This program is developed in an animated context associated with the very promising results obtained with antibodies directed against the immune “checkpoints” (CTLA-4, PD-1 and PDL-1 in particular) in melanoma, colon and lung cancer, the recent development of CARs : chimeric antigen receptors, bi-specific antibodies or anti-cancer vaccines.
New approaches to treatment and clinical trials in immunology
1) Using the Shiga toxin
Project coordinated by Dr Ludger Johannes (Inserm / IC) and Dr Jean-Claude Florent (CNRS / IC)
Pathogens are systems that exploit the biological functions of their hosts. The Shiga bacterium, an example on the subject, is able to route the catalytic subunit of its toxin from the intestine of the host to their kidneys. The Shiga toxin is capable of crossing tissue barriers and escaping from both the extra and intra cellular immune system. It’s very low immunogenicity is attributed to the fact that it is protected in the serum of patients by chaperone cells allowing it to escape antibodies. Intracellular stability is linked to its ability to manage its own absorption itself by using unconventional signalling pathways.
The Shiga toxin receptor, the glycolipid Gb3, is expressed in millions of copies on different types of cancer cells and is internalised upon activation by its ligand. Experiments indicate that the non-toxic receptor-binding B sub-unit (called STxB) can deliver medication like chemotherapy to in vitro and in vivo cancer cells. The STxB also binds efficiently to dendritic cells.
The objective of this project is to build on these findings by synthesising and evaluating the immunogenicity of conjugated toxins / tumour antigens.
2) Vaccines directed against tumour antigens
Project coordinated by Dr Olivier Lantz (IC) and Dr Clotilde Thery (Inserm / IC)
Using the immune system to treat diseases (disseminated or not) is a very attractive prospect as the targets of this approach are tumour specific antigens and the incidence of side effects should, as such, be low.
T cells (CD4 or CD8) and antibodies, two effectors of the immune response, have been successfully adapted to treat tumours in patients showing the benefit of immunotherapy against cancer. The results obtained with the two therapeutic antibodies Herceptin for carcinomas expressing Her2/Neu or Rituximab for B cell lymphomas expressing the CD20 antigen illustrate the validity of this method.
The amplification of T cells (CD4 or CD8) is still a costly patient specific process difficult to undertake in good manufacturing practice (GMP) conditions.
Inducing immune responses to tumour specific antigens by a conventional process of vaccination with these antigens should theoretically be a cheaper and easier approach for anti-cancer immunotherapy. But the successful induction of an active anti-cancer immune response after vaccination with antigens (such as proteins with conventional adjuvants) still remains a challenge.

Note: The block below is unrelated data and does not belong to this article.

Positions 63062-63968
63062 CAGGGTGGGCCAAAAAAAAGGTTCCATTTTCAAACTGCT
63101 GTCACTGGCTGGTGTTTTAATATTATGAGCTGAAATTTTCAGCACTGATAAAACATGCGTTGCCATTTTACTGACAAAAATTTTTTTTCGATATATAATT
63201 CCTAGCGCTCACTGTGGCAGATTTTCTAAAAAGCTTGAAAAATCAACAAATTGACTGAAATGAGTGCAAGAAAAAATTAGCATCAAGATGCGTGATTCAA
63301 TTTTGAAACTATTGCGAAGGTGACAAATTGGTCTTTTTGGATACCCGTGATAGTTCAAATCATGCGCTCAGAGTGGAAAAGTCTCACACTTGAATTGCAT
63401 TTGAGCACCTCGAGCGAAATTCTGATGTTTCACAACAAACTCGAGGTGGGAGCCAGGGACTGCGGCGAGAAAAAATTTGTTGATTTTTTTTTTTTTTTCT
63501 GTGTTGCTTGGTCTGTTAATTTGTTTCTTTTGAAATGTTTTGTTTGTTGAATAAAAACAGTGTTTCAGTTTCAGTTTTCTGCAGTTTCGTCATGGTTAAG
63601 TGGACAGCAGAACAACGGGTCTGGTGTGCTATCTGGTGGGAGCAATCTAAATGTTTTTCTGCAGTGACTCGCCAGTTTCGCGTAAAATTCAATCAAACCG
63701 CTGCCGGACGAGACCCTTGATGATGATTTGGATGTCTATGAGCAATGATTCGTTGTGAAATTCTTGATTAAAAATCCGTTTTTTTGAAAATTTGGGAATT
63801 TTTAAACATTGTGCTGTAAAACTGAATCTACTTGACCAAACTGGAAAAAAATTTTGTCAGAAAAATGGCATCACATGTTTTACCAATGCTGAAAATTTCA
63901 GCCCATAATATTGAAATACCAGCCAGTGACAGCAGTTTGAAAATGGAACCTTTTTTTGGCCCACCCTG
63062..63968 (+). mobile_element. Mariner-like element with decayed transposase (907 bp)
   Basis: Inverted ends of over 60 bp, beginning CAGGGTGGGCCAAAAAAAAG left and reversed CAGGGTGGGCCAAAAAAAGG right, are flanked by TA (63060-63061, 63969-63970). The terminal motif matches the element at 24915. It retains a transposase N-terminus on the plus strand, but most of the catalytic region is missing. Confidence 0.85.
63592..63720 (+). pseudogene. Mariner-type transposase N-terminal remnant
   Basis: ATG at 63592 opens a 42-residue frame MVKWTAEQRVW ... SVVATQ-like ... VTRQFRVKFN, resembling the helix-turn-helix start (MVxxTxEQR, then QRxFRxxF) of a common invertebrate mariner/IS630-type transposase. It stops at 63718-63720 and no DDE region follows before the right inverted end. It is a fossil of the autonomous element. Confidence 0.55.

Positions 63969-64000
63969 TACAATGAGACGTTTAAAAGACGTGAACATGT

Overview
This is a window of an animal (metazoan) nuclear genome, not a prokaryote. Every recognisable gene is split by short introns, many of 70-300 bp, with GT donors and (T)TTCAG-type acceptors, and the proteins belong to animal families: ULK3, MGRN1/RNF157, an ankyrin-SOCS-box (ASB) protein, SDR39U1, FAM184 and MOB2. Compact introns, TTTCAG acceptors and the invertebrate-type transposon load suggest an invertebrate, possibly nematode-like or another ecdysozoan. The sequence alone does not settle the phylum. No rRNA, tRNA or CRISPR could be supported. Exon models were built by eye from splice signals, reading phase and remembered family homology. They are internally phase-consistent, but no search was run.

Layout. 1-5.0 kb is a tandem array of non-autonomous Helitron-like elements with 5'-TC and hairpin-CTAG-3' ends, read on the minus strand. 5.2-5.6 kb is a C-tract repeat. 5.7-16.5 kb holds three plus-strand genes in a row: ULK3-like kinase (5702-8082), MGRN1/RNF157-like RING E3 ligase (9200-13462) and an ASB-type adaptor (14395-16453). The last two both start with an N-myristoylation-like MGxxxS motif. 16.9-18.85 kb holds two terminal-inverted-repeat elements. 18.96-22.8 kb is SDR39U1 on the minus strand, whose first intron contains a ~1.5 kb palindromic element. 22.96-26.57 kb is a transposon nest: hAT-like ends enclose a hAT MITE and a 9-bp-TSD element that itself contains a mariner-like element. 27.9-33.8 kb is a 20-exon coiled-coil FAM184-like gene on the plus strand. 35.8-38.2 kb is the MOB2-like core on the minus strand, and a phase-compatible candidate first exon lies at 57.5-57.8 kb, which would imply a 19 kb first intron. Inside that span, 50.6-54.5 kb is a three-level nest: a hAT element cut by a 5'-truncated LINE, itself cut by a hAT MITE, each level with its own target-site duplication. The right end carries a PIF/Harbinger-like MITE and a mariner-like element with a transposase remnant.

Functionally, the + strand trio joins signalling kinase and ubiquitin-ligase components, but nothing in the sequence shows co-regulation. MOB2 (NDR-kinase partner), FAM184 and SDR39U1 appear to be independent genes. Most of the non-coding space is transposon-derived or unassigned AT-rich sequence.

This project aims at evaluating two complementary therapeutic vaccination approaches :
- Chemical coupling between long peptides (30-40 amino acids) and various types of adjuvants
- Generating an anti-tumour therapeutic DNA vaccination antigen combining a secretion of antigen particles (naked plasmid DNA encoding tumour DNA) and pro immune treatment (induction of the immune response via T-cells and antibodies via electroporation)
3) Towards the development of therapeutic antibodies
Project coordinated by Dr Sebastian Amigorena (CNRS / IC) and Dr Franck Perez (CNRS / IC)
The third component of the immunotherapy program includes several sub-projects around the theme of therapeutic antibodies against cancer. The most characteristic is based on a monoclonal TN specific antibody, a glycolic antigen expressed specifically by tumour cells. This antibody induces toxicity mediated by the antibody dependant cells (ADCC) and includes the rejection of the tumour in a mouse model of breast carcinoma.
- Johannes L. et al. (2012). Conjugates of the B subunit of Shiga toxin for use as contrasting agents for imaging and therapy. Patent PCT/EP2013/075712.
- Schmidt F. et al. (2012). Conjugates of the B subunit of Shiga toxin for anticancer therapies. Patent PCT/EP2013/075731.
- Tartour, E., and L. Johannes. (2011). Compositions having means for targeting at least one antigen to dendritic cells. Patent P11305959.6.
Featured bibliography :
- Renard, H.-F et al. (2015). Endophilin-A2 functions in membrane scission in clathrin-independent endocytosis. Nature 517, 493–496.
- Stimmer, L., et al (2014). Human breast cancer and lymph node metastases express Gb3 and can be targeted by STxB-vectorized chemotherapeutic compounds. BMC Cancer 14, 916.
- Lakshminarayan, R et al. (2014). Galectin-3 drives glycosphingolipid-dependent biogenesis of clathrin-independent carriers. Nat Cell Biol 16, 592–603.
- Djender, S et al (2014). Bacterial cytoplasm as an effective cell compartment for producing functional VHH-based affinity reagents and Camelidae IgG-like recombinant antibodies. Microbial Cell Factories 13, 140.
- Olichon, A., and de Marco, A. (2012). Preparation of a naïve library of camelid single domain antibodies. Methods Mol. Biol. 911, 65–78.
- Hubert, P., and Amigorena, S. (2012). Antibody-dependent cell cytotoxicity in monoclonal antibody-mediated tumor immunotherapy. Oncoimmunology 1, 103–105.